I was watching primetime TV a couple nights ago when an informercial popped on for miracle water. Some huckster was selling it and abusing the name of God, claiming that a sip of this spring water was enough to change a person's life. It was followed by the testimonies of the misled, claiming that the water had healed them, made them wealthy, or lifted them out of depression. It was disheartening and sad yet a true sign of the times where for any price, people can buy airtime to vomit whatever false message they had.
It's interesting to think that the "spiritual but not religious times" who may subscribe to a karmic existence would watch a commercial like this and scoff. Because ultimately, this health and wealth/name it-claim it false message is karmic at its heart as well. Do this, get that. Avoid it at your own peril. To be angry at these slimeballs and yet turn to your own karmic system is to be wildly inconsistent in how your belief system functions.
Jesus clearly showed our God did not operate with a quid pro quo mentality. The Tower of Siloam did not prove that the victims were worse sinners than others; it only proved that we can't expect the unexpected. Hurricane Katrina doesn't strike land because New Orleans is a den of sin and 9/11 didn't happen because New York has led people spiritually astray. They happen because the consequences sin leaves this whole world plunged in brokenness and darkness. It's not just the laws of thermodynamics and physics that says things fall apart. An honest look in the mirror or an honest word from your spouse will tell you the exact same thing. Karma only works because you're denying these realities.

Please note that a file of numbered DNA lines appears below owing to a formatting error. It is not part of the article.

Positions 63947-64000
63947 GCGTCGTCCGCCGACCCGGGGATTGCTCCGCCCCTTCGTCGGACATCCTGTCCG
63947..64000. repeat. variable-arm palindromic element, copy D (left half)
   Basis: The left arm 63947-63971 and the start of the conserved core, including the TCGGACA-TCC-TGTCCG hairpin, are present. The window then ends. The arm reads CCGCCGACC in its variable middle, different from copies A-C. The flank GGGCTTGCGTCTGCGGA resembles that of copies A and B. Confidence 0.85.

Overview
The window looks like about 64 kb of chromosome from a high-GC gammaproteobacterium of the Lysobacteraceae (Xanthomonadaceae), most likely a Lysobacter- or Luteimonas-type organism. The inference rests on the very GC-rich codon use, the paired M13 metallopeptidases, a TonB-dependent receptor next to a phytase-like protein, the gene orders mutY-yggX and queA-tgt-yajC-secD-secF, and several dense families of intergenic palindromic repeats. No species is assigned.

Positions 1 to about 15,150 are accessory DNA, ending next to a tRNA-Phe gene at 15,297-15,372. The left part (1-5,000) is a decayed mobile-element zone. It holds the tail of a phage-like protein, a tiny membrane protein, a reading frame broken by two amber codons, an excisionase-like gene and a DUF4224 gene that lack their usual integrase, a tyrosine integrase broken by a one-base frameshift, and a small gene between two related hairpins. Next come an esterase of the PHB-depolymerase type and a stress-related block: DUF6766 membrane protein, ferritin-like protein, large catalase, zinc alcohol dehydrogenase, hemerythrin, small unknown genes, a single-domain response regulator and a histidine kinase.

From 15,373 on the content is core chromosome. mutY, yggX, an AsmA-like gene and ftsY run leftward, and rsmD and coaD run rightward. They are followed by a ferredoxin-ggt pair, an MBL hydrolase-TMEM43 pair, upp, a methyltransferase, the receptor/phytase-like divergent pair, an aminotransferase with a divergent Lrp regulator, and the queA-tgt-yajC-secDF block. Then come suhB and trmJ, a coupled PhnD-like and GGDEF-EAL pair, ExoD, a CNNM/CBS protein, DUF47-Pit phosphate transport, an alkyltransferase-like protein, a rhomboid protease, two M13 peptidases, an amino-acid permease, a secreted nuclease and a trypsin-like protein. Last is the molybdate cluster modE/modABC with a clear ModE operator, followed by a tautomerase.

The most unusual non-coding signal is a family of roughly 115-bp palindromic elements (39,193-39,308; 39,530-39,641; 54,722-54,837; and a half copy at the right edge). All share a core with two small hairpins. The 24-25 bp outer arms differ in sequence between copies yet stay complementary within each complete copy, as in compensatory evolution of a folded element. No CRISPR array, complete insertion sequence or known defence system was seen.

The Tower of Siloam fell because death comes to all at some point or another. What is in question however is which of those who die will be raised again in the Resurrection of the dead when Christ returns? Who has tasted of new life in Jesus and will see restored perfection on that day of glory? Drinking miracle spring waters from idiot salesmen is settling for far too little and seizing control with no ability to actually wield it. It demands from God that which He does not offer. Our arms are too short to scratch God's back. And our deeds too minuscule to expect Him to scratch ours in return.
Instead, we trust in Christ and the promise that His Father is our Father. That God can make sense of a world which has lost its sense in sin and that He is good, loving, and merciful. That we were created for more than just bigger bank accounts, sunny days, even cures for cancer. But we were created to bring glory to Him, whether it's a tower that falls apart or our lives that do.